CAKE's Top 5 Most Unwanted Invasive Plants 

Our top 5 most unwanted invasive species were chosen by CISMA staff and the environmental professionals on our steering committee; they are the species we most frequently work on throughout Northern Michigan. The following plants were selected because they're harmful to our local ecosystems, yet not necessarily so widespread that they can't still be managed. 

If you have any of these species on your property or suspect that you might contact us for treatment options or a free site visit. In 2022 we are offering free treatments for private property owners and cost-sharing with municipalities. 

Black Swallow-Wort

Sometimes called "dog-strangling vine", black and pale swallow-worts are both herbaceous perennial twining vines with clear, watery sap. They commonly reach 1-2 m (3-6.5 ft) in length. They are originally from Europe and in the milkweed family. Black swallow-wort vines thrive in both shade and sun and are often found in disturbed areas along roadsides, pastures, old fields, and gardens. 

Cause for concern: Black swallow-wort grows rapidly and can cover other vegetation. Seeds are easily carried by the wind or transported by water. Roots are toxic to mammals, including livestock. Plants are toxic to many insect larvae including monarch caterpillars which may mistake swallow-wort for native milkweed.  
dark purple/black 5 petal flowers
dark purple/black 5 petal flowers

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a vine that wraps around itself
a vine that wraps around itself

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swallow-wort can be challenging to ID in the spring. Notice the vine twining around itself
swallow-wort can be challenging to ID in the spring. Notice the vine twining around itself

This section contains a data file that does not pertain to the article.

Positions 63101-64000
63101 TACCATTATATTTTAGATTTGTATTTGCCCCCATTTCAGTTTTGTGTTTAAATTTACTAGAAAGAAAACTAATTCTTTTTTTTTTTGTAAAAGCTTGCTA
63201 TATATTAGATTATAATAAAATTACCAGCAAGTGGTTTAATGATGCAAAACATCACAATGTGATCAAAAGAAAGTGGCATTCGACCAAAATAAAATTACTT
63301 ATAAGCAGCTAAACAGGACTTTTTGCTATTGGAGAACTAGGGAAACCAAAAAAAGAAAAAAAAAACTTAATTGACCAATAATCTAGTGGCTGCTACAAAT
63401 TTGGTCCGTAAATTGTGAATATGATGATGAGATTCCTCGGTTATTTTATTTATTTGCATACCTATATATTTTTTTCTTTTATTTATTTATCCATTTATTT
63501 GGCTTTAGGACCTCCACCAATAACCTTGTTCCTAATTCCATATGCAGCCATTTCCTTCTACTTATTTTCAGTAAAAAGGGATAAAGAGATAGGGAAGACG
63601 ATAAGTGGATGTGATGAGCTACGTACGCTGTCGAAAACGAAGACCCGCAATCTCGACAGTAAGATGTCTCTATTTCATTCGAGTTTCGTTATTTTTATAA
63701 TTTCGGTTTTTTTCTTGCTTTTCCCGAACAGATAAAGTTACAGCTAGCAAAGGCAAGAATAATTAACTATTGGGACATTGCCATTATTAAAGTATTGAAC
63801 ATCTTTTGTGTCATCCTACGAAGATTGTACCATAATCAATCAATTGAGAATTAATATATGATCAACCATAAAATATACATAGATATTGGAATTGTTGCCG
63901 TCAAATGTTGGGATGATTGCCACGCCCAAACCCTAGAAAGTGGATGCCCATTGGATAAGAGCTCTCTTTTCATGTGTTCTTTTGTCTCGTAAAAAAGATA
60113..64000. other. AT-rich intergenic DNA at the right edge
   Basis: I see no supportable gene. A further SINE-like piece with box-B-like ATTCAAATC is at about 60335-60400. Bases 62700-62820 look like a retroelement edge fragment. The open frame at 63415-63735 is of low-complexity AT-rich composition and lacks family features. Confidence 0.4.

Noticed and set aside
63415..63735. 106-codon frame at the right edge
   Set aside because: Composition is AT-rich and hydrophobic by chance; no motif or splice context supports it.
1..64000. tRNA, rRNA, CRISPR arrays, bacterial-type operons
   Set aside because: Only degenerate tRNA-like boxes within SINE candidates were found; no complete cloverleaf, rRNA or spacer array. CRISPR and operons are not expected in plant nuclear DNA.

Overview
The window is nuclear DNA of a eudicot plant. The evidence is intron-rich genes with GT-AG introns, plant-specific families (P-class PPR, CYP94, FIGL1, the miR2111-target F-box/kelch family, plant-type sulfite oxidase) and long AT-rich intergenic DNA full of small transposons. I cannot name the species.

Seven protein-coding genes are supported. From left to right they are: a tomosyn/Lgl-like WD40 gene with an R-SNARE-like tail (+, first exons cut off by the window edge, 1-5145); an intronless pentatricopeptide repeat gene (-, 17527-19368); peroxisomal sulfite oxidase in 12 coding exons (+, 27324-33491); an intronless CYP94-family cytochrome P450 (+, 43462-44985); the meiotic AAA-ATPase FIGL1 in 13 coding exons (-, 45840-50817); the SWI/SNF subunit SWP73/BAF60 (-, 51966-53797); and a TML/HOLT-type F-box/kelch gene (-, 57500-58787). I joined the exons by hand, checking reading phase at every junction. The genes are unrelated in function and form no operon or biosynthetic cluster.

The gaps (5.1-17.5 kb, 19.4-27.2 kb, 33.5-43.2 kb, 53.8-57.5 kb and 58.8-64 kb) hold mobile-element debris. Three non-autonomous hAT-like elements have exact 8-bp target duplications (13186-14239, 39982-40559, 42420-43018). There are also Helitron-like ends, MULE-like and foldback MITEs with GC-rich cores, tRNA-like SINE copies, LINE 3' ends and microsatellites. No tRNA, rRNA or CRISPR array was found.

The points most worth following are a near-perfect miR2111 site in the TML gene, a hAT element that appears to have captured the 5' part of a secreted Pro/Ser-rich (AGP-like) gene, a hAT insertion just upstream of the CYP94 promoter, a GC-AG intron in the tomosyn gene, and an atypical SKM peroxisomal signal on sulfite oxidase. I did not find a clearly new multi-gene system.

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dark purple/black 5 petal flowers
dark purple/black 5 petal flowers

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Purple Loosestrife

Purple loosestrife is a perennial herb with a woody, square stem covered in downy hairs. Loosestrife height varies from 4 - 10 ft. In the summer loosestrife has magenta flower spikes with 5-7 petals per flower. Purple loosestrife thrives along roadsides and in wetlands. While seeds can germinate in water, establishment is much more successful in moist soil that’s not flooded. It prefers full sun but can tolerate shade. ​

Cause for concern: Purple loosestrife can rapidly establish and replace native vegetation. This can lead to a reduction in plant diversity, which reduces habitat value and function for wildlife. Loosestrife can produce over a million seeds annually, and can quickly spread. 

Purple Loosestrife is restricted in Michigan. If a species is prohibited or restricted, it is unlawful to possess, introduce, import, sell or offer that species for sale as a live organism, except under certain circumstances.
Purple Loosestrife has magenta flowers
Purple Loosestrife has magenta flowers

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loosestrife grows in wet areas
loosestrife grows in wet areas

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purple loosestrife leaves
purple loosestrife leaves

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Purple Loosestrife has magenta flowers
Purple Loosestrife has magenta flowers

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Phragmites (non-native)

Phragmites is an invasive species with a native counterpart that looks quite similar and can make identification challenging for those unfamiliar with the species. Invasive phragmites range from 6-13 feet in height with green to grayish-green flat leaves.  Check out the guide below for more info on how to tell the invasive phragmites from native.

Cause for concern: Phragmites can be difficult to walk through (for humans and wildlife) and often obstructs landowner views because of their ability to grow in tall, dense patches. The exotic strain can reduce native fish and wildlife populations, block out native salt marsh vegetation, and can be a fire danger for nearby residents.